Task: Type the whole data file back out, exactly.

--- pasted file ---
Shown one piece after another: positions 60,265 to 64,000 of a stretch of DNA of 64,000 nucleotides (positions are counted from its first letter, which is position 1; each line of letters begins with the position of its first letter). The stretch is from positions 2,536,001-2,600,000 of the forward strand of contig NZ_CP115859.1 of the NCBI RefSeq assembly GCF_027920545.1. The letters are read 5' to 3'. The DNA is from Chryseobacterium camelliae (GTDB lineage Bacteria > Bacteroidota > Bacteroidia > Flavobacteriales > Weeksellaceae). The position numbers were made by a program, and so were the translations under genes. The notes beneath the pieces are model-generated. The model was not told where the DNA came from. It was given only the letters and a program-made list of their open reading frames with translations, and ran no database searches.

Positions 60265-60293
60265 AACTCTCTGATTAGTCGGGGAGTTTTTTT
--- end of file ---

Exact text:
Shown one piece after another: positions 60,265 to 64,000 of a stretch of DNA of 64,000 nucleotides (positions are counted from its first letter, which is position 1; each line of letters begins with the position of its first letter). The stretch is from positions 2,536,001-2,600,000 of the forward strand of contig NZ_CP115859.1 of the NCBI RefSeq assembly GCF_027920545.1. The letters are read 5' to 3'. The DNA is from Chryseobacterium camelliae (GTDB lineage Bacteria > Bacteroidota > Bacteroidia > Flavobacteriales > Weeksellaceae). The position numbers were made by a program, and so were the translations under genes. The notes beneath the pieces are model-generated. The model was not told where the DNA came from. It was given only the letters and a program-made list of their open reading frames with translations, and ran no database searches.

Positions 60265-60293
60265 AACTCTCTGATTAGTCGGGGAGTTTTTTT